Graded porous structures, combining the high stiffness of bulk designs and the robustness of porous structures, have received increasing attention in the fields of topology optimization and additive manufacturing. This study aims to experimentally investigate the properties of topology-optimized and additively manufactured graded porous structures, with comparisons to conventional bulk designs and one-level porous structures. Examples with graded porosity are designed through a unique multiporosity topology optimization framework. This multiporosity framework generalizes the concept of multiple materials; i.e., each material field has a different level of local porosity, thus realizing the automatic distribution of multilevel porosity. The optimized designs are fabricated via the mask stereolithography process using photosensitive resins. Based on three-point bending tests, we study the failure processes and the influences of material deficiency on elastic stiffness for the three types of optimized designs: bulk, one-level porous, and graded porous designs. Experimental results demonstrate that the additively manufactured optimized graded porous structures not only have relatively high structural stiffness and load-carrying capacities but also show a ductile failure mode and certain robustness against material deficiency. The presented work contributes to experimental studies on demonstrating the combined advantages of topology-optimized graded porous structures by comparing the structural performances of graded porous structures with bulk designs and one-level porous structures.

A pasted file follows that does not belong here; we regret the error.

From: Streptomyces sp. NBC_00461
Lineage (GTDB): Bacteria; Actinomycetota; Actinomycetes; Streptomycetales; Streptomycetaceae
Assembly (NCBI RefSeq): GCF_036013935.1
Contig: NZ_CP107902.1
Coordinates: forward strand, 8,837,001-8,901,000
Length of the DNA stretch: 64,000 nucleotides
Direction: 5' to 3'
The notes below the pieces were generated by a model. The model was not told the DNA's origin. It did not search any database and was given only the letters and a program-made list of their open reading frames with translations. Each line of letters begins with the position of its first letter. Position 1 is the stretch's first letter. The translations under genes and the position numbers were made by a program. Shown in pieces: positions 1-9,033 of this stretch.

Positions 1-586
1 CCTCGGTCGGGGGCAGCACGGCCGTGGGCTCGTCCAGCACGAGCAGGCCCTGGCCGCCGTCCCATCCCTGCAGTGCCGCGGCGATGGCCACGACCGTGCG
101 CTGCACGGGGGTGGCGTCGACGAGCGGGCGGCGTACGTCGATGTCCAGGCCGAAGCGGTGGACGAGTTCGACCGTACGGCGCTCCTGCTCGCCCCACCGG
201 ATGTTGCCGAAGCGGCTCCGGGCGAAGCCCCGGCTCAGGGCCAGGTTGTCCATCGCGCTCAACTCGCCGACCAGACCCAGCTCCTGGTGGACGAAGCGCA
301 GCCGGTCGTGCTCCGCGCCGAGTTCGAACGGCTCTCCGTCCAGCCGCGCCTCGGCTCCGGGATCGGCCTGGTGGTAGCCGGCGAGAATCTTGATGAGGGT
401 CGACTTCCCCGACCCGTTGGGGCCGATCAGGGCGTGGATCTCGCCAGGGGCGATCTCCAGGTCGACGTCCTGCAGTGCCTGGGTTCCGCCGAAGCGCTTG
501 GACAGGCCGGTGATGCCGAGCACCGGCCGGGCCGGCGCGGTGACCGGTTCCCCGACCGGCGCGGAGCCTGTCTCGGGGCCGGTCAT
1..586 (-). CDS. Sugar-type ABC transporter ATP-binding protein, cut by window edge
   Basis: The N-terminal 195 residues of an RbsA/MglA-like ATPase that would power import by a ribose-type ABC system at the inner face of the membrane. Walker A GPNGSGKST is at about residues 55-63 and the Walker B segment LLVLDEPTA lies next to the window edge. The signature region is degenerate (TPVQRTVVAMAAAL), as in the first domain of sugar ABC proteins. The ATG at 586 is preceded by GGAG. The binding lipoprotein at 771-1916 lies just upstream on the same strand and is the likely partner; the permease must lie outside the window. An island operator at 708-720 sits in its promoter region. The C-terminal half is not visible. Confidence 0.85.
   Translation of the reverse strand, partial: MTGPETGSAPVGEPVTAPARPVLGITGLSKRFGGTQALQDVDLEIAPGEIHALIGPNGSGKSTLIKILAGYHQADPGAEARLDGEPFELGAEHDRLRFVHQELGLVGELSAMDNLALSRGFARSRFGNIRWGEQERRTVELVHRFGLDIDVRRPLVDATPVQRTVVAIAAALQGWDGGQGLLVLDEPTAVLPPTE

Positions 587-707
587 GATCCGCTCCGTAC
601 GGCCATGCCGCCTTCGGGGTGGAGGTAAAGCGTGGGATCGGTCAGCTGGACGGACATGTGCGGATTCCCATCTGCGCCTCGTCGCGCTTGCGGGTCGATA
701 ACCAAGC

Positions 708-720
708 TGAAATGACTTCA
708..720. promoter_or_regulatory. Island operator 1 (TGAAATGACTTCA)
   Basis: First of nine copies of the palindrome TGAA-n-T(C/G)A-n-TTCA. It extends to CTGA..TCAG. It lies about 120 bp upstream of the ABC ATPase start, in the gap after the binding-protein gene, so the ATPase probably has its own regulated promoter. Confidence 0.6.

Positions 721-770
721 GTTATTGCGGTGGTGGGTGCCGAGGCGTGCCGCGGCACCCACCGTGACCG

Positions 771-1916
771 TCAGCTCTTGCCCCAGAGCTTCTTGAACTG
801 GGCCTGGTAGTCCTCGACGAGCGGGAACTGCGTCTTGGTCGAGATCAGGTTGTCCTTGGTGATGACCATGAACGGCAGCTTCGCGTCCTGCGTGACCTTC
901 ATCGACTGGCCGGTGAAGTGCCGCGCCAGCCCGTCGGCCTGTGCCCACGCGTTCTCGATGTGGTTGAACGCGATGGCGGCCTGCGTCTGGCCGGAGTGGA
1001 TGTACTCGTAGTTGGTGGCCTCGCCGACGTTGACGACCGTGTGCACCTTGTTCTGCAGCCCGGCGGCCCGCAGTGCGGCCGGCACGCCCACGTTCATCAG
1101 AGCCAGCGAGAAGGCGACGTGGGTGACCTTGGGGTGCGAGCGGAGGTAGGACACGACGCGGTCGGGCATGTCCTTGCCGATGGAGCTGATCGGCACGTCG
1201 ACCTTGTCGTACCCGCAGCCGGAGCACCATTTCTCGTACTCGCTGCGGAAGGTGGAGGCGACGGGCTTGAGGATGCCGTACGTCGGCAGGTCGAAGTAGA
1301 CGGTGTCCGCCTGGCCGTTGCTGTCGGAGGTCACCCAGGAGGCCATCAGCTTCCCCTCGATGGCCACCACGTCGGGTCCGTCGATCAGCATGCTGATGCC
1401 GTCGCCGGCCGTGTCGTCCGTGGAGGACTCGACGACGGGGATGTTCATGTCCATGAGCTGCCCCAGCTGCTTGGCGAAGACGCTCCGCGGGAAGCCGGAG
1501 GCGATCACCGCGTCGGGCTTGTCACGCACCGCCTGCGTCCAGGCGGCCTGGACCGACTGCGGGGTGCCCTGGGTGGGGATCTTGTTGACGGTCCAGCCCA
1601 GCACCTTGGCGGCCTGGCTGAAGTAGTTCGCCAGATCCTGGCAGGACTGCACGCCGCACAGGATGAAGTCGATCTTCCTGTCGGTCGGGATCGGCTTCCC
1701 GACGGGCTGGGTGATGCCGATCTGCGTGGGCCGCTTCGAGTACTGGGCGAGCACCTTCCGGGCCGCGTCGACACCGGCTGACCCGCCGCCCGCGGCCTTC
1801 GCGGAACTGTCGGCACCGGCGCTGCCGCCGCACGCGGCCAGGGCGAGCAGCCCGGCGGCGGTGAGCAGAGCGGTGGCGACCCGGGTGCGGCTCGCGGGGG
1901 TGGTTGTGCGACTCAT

ASJC Scopus subject areas
- Materials Science(all)